Combined use of PD and other therapies for various age groups (Table 24)
Table 24. Current status of combined use of peritoneal dialysis (PD) and other therapies for different age groups (for all dialysis patients)
Age (years)Current status of combined use of PD and other therapiesSubtotalUnspecifiedNo information availableTotal
Non-PDPD onlyNon-PD + catheterPD + other therapies (once a week)PD + other therapies (twice a week)PD + other therapies (three times a week)PD + other therapies (other frequency)
<156540000060048108
(%)(10.0)(90.0)(0.0)(0.0)(0.0)(0.0)(0.0)(100.0)   
15–291 026964215011 15303001 453
(%)(89.0)(8.3)(0.3)(1.8)(0.4)(0.0)(0.1)(100.0)   
30–4412 044540281732471512 83103 33116 162
(%)(93.9)(4.2)(0.2)(1.3)(0.2)(0.1)(0.1)(100.0)   
45–5947 12617895048567155749 589112 49962 089
(%)(95.0)(3.6)(0.1)(1.0)(0.1)(0.0)(0.1)(100.0)   
60–7499 035251798430822039102 221125 865128 087
(%)(96.9)(2.5)(0.1)(0.4)(0.1)(0.0)(0.0)(100.0)   
75–8954 970978298513101656 101114 67770 779
(%)(98.0)(1.7)(0.1)(0.2)(0.0)(0.0)(0.0)(100.0)   
90–2 57648130102 62906723 301
(%)(98.0)(1.8)(0.0)(0.1)(0.0)(0.0)(0.0)(100.0)   
Total216 7836022210119719153128224 584357 392281 979
(%)(96.5)(2.7)(0.1)(0.5)(0.1)(0.0)(0.1)(100.0)   
No information available2000000201517
(%)(100.0)(0.0)(0.0)(0.0)(0.0)(0.0)(0.0)(100.0)   
Total216 7856022210119719153128224 586357 407281 996
(%)(96.5)(2.7)(0.1)(0.5)(0.1)(0.0)(0.1)(100.0)   
Mean65.9461.2260.5556.8657.4162.6658.0365.7567.6765.8265.76
SD12.5014.3513.7012.3112.7013.2211.9612.6012.5012.7612.63

The relationship of the current status of combined use of PD and other therapies with age was analyzed (Table 24). The percentage of PD-treated patients (consisting of PD-only patients and PD + other therapy patients) among all dialysis patients was 90.0% for patients younger than 15 years. The percentage decreased with increasing age (15–29 years old, 10.7%; 30–44 years old, 5.9%; 45–59 years old, 4.9%; 60–74 years old, 3.0%; 75–89 years old, 2.0%; 90 years or older, 2.0%). The mean age of non-PD patients was 65.9 years, whereas that of PD-only patients was younger at 61.2 years.

Combined use of PD and other therapies for different dialysis periods (Table 25)
Table 25. Current status of combined use of PD and other therapies for different dialysis periods (for all target patients)
Dialysis period (years)Current status of combined use of PD and other therapiesSubtotalUnspecifiedNo information availableTotal
Non-PDPD onlyNon-PD + catheterPD + other therapies (once a week)PD + other therapies (twice a week)PD + other therapies (three times a week)PD + other therapies (other frequency)
<247 7112681471552492650 653013 80864 461
(%)(94.2)(5.3)(0.1)(0.3)(0.0)(0.0)(0.1)(100.0)   
2–455 15120763941065142657 781214 69072 473
(%)(95.4)(3.6)(0.1)(0.7)(0.1)(0.0)(0.0)(100.0)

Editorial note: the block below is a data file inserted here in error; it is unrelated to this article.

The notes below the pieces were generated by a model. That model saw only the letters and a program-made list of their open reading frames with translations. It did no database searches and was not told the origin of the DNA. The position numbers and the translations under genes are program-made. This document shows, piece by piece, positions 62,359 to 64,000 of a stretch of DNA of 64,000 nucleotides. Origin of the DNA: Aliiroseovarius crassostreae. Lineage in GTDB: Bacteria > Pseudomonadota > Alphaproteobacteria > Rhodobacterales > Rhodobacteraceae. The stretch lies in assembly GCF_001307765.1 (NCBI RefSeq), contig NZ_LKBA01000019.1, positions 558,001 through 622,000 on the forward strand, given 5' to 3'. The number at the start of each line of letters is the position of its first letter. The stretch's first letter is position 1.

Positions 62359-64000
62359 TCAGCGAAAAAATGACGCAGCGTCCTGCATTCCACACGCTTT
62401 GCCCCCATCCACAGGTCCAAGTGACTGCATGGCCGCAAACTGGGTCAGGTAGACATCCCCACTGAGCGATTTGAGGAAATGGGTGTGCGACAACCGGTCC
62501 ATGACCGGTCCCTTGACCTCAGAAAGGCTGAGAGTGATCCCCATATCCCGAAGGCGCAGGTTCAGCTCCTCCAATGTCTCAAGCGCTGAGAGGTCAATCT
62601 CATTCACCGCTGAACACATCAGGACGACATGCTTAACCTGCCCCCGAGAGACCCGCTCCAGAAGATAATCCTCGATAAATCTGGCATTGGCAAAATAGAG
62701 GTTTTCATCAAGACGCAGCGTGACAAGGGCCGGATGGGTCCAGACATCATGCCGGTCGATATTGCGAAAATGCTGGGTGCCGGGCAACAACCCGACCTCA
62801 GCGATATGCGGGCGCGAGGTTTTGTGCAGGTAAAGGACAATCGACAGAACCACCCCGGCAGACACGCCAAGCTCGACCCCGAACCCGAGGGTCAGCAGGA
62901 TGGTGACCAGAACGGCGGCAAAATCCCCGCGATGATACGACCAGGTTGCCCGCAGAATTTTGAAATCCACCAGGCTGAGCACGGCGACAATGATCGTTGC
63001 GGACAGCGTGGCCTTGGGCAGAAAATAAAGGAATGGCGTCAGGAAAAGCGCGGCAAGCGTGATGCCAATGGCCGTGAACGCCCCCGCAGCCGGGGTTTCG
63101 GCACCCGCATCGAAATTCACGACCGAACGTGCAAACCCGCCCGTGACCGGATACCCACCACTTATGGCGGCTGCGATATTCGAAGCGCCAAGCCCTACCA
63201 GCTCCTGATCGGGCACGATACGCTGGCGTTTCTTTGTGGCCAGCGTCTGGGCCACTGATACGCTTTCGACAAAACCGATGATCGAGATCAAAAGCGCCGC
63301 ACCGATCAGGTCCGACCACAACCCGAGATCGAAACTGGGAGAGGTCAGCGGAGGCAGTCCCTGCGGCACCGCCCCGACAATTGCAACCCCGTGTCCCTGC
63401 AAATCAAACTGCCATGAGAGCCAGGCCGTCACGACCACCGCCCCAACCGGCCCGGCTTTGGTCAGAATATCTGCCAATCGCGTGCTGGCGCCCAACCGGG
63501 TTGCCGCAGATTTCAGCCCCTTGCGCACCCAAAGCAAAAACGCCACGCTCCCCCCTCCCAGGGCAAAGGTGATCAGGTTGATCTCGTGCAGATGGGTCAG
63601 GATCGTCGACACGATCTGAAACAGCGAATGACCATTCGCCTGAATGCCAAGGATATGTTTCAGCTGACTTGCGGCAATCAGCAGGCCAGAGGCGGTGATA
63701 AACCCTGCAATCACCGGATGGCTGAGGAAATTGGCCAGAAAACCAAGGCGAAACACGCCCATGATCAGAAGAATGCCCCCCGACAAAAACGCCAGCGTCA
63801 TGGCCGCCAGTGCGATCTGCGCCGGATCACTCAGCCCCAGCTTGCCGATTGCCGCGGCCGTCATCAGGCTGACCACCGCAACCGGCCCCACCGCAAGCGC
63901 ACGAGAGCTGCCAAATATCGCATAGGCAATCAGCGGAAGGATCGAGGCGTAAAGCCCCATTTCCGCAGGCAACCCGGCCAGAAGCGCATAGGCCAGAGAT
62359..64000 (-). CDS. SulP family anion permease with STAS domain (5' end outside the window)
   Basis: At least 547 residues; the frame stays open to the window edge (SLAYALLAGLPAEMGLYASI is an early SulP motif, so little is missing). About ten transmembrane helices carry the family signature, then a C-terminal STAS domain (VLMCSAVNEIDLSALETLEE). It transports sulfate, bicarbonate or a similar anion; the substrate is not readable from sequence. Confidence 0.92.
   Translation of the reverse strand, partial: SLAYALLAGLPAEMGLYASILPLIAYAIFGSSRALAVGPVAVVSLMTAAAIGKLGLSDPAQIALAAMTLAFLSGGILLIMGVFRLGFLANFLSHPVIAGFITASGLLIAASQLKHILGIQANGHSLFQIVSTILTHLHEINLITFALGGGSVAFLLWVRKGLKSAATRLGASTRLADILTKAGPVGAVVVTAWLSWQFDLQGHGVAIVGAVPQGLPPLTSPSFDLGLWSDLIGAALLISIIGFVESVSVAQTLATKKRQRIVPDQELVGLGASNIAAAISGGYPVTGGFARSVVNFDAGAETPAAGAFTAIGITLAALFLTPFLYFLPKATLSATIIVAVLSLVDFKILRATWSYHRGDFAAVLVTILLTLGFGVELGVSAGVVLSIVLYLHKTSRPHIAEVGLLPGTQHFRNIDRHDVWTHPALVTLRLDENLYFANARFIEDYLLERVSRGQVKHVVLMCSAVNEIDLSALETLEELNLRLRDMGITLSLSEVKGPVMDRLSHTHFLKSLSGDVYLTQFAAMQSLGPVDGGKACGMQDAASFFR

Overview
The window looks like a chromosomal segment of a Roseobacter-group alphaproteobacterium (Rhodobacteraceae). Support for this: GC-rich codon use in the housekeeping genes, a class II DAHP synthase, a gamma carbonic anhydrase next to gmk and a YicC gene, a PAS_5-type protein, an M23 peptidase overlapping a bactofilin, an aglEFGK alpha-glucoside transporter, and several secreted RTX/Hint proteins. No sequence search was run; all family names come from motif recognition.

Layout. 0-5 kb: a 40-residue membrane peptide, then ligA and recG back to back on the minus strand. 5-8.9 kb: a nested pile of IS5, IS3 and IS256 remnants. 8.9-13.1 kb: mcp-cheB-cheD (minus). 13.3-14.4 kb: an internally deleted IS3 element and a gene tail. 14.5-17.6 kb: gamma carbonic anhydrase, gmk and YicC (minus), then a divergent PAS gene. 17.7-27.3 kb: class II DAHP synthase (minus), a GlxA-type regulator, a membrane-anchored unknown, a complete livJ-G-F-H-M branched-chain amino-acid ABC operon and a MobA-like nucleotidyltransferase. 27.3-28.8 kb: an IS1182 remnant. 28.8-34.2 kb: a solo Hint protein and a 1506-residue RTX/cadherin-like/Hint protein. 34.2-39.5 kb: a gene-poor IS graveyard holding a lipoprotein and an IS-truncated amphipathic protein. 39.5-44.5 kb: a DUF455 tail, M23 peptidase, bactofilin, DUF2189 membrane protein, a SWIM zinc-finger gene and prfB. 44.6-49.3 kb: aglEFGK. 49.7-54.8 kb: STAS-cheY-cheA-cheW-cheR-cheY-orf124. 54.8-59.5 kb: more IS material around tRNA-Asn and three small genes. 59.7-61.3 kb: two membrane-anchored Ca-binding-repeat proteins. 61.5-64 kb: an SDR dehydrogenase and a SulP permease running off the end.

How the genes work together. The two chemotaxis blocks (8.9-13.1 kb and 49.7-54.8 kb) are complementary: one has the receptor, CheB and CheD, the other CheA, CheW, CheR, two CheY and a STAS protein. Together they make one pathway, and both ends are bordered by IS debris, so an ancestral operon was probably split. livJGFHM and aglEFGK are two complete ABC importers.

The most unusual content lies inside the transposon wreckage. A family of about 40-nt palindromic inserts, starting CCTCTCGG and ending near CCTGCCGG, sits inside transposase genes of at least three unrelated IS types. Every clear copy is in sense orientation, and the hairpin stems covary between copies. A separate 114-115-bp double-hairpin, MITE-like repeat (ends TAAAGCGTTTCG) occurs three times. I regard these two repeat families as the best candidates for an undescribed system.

5–955 4319905644860193357 037114 21371 251
(%)(97.2)(1.7)(0.1)(0.8)(0.1)(0.0)(0.1)(100.0)   
10–1427 710177421243452428 11606 95835 074
(%)(98.6)(0.6)(0.1)(0.4)(0.1)(0.0)(0.1)(100.0)   
15–1914 32751224054814 45703 65418 111
(%)(99.1)(0.4)(0.2)(0.3)(0.0)(0.0)(0.1)(100.0)   
20–247 838211120247 87801 9989 876
(%)(99.5)(0.3)(0.0)(0.2)(0.0)(0.0)(0.1)(100.0)   
25–8 61726383078 66402 08610 750
(%)(99.5)(0.3)(0.0)(0.1)(0.0)(0.0)(0.1)(100.0)   
Total216 7856022210119719153128224 586357 407281 996
(%)(96.5)(2.7)(0.1)(0.5)(0.1)(0.0)(0.1)(100.0)   
Mean7.122.876.895.755.916.497.947.003.336.826.97
SD7.213.676.014.644.975.777.437.151.537.097.14

The relationship between the current status of combined use of PD with other therapies and dialysis period was analyzed (Table 25). The percentage of PD-treated patients, consisting of PD-only patients and PD + other therapy patients, was 5.7% for patients on dialysis for less than 2 years and decreased with increasing dialysis period (2–4 years, 4.5%; 5–9 years, 2.7%; 10–14 years, 1.3%; 15–19 years, 0.7%; 20–24 years, 0.5%; 25 years or more, 0.5%). Patients who underwent both PD and other therapies were observed even among patients on dialysis for less than 2 years.

The percentage of PD + other therapy patients among PD-treated patients (consisting of PD-only patients and PD + other therapy patients) was as high as 40–50% for patients on dialysis for 5 years or more (less than 2 years, 7.4%; 2–4 years, 19.9%; 5–9 years, 36.1%; 10–14 years, 51.4%; 15–19 years, 52.8%; 20–24 years, 46.2%; 25 years or more, 40.9%).

Combined use of PD and other therapies for different PD periods (Table 26)
Table 26. Current status of combined use of peritoneal dialysis (PD) and other therapies for different PD periods (for PD-treated patients)
PD period (years)Current status of combined use of PD and other therapiesSubtotalUnspecifiedNo information availableTotal
Non-PDPD onlyNon-PD + catheterPD + other therapies (once a week)PD + other therapies (twice a week)PD + other therapies (three times a week)PD + other therapies (other frequency)
<1010930589461170001170
(%)(0.0)(93.4)(0.0)(5.0)(0.8)(0.3)(0.5)(100.0)   
1–2015510195288191801001801
(%)(0.0)(86.1)(0.0)(10.8)(1.6)(0.4)(1.1)(100.0)   
3–40864021637681131001131
(%)(0.0)(76.4)(0.0)(19.1)(3.3)(0.5)(0.7)(100.0)   
5–6042901763051165100651
(%)(0.0)(65.9)(0.0)(27.0)(4.6)(0.8)(1.7)(100.0)   
7–902480161195844100441
(%)(0.0)(56.2)(0.0)(36.5)(4.3)(1.1)(1.8)(100.0)   
10–1401010812422022800228
(%)(0.0)(44.3)(0.0)(35.5)(10.5)(0.9)(8.8)(100.0)   
15–036028511710071
(%)(0.0)(50.7)(0.0)(39.4)(7.0)(1.4)(1.4)(100.0)   
Total04322091515231735493005493